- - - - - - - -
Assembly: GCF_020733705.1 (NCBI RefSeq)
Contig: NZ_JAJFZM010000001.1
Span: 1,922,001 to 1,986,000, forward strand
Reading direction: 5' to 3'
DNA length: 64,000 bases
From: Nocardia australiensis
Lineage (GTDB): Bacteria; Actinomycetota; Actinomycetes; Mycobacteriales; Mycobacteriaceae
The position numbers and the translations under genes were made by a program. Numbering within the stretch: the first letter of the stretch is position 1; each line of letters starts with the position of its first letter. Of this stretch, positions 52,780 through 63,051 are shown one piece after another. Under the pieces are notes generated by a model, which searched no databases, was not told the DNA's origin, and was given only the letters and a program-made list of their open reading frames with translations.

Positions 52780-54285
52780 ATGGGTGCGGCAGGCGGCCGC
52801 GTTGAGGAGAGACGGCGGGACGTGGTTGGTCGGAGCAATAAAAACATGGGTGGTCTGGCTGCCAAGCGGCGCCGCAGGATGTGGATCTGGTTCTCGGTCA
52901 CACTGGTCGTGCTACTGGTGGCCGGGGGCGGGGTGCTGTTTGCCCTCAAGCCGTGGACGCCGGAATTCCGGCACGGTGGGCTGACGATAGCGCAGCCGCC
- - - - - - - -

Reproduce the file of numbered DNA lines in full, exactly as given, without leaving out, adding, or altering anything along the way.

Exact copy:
Assembly: GCF_020733705.1 (NCBI RefSeq)
Contig: NZ_JAJFZM010000001.1
Span: 1,922,001 to 1,986,000, forward strand
Reading direction: 5' to 3'
DNA length: 64,000 bases
From: Nocardia australiensis
Lineage (GTDB): Bacteria; Actinomycetota; Actinomycetes; Mycobacteriales; Mycobacteriaceae
The position numbers and the translations under genes were made by a program. Numbering within the stretch: the first letter of the stretch is position 1; each line of letters starts with the position of its first letter. Of this stretch, positions 52,780 through 63,051 are shown one piece after another. Under the pieces are notes generated by a model, which searched no databases, was not told the DNA's origin, and was given only the letters and a program-made list of their open reading frames with translations.

Positions 52780-54285
52780 ATGGGTGCGGCAGGCGGCCGC
52801 GTTGAGGAGAGACGGCGGGACGTGGTTGGTCGGAGCAATAAAAACATGGGTGGTCTGGCTGCCAAGCGGCGCCGCAGGATGTGGATCTGGTTCTCGGTCA
52901 CACTGGTCGTGCTACTGGTGGCCGGGGGCGGGGTGCTGTTTGCCCTCAAGCCGTGGACGCCGGAATTCCGGCACGGTGGGCTGACGATAGCGCAGCCGCC